Adjacent to the gatehouse, the one-story greenhouse has a brick and concrete foundation with a concrete floor and a frame of glass, wood, and iron.
Estate greenhouses usually supplied flowers and plants for the owners’ rooms and terraces. Edith Wharton also depended on her greenhouse for the arrangements she submitted at flower shows. In 1904 she won one first prize, five second prizes, and two third prizes at the Lenox Horticultural Society’s Annual Exhibition. In 1905 she received seven first prizes. Although many of the flowers must have come from her outdoor gardens, the Marguerite carnations that she included each year would have been cultivated in the greenhouse.
During a 1905 Christmas visit to the Vanderbilt chateau, Biltmore House, in Asheville, North Carolina, Edith “found much to interest her in the expansive shrubberies and nurseries which she explored.” In The House of Mirth, Judy Trenor complains to Lily Bart that one of the guests “made Gus take her all through the glass houses yesterday and bothered him to death by asking the names of the plants.” It is reasonable to assume that guests at The Mount visited the greenhouse.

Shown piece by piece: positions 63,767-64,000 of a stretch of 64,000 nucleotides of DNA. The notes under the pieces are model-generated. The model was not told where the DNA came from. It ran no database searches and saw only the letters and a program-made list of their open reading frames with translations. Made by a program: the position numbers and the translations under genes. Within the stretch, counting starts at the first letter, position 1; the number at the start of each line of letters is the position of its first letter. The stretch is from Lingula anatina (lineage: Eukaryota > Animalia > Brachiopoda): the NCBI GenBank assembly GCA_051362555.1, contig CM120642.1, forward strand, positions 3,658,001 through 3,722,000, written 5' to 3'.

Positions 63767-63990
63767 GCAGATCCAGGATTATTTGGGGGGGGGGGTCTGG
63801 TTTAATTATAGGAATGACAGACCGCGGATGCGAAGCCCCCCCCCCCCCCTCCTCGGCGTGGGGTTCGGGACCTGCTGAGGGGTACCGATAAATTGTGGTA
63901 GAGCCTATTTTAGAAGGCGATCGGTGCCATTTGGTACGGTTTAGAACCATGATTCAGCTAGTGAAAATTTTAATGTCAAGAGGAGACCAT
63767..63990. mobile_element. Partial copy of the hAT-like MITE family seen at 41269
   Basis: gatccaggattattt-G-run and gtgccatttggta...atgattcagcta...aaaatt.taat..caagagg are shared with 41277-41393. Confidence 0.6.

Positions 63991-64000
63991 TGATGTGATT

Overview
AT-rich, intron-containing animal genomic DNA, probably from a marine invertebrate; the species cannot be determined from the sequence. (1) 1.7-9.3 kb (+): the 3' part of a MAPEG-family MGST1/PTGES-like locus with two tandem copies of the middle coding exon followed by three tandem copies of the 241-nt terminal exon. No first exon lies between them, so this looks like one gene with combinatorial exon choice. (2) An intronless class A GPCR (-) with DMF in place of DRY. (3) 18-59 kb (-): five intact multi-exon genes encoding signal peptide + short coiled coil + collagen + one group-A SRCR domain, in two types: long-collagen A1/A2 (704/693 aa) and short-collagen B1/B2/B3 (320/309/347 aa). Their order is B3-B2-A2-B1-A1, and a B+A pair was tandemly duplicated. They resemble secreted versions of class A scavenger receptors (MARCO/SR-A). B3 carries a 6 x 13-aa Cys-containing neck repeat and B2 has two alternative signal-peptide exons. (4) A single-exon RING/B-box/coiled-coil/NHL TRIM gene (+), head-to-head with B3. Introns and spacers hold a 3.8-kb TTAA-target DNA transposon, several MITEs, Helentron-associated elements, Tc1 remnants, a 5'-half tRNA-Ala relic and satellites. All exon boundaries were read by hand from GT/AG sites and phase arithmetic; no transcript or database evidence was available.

A hot water heating plant in the cellar of the potting shed provided the means to grow plants. By 1939, Carr Van Anda, the new owner of The Mount, wrote that he had spent $168 to keep the greenhouse from falling down and that $868 was necessary to put it on working order. A photograph from the late 1940s shows the greenhouse was functioning during the early days of the Foxhollow School.
Today, the restored greenhouse is rented to Rob Gennari of Glendale Botanicals, who uses it to grow plants for his landscape design business; Rob also sells plants nurtured in The Mount greenhouse at specialty plant shows throughout New England.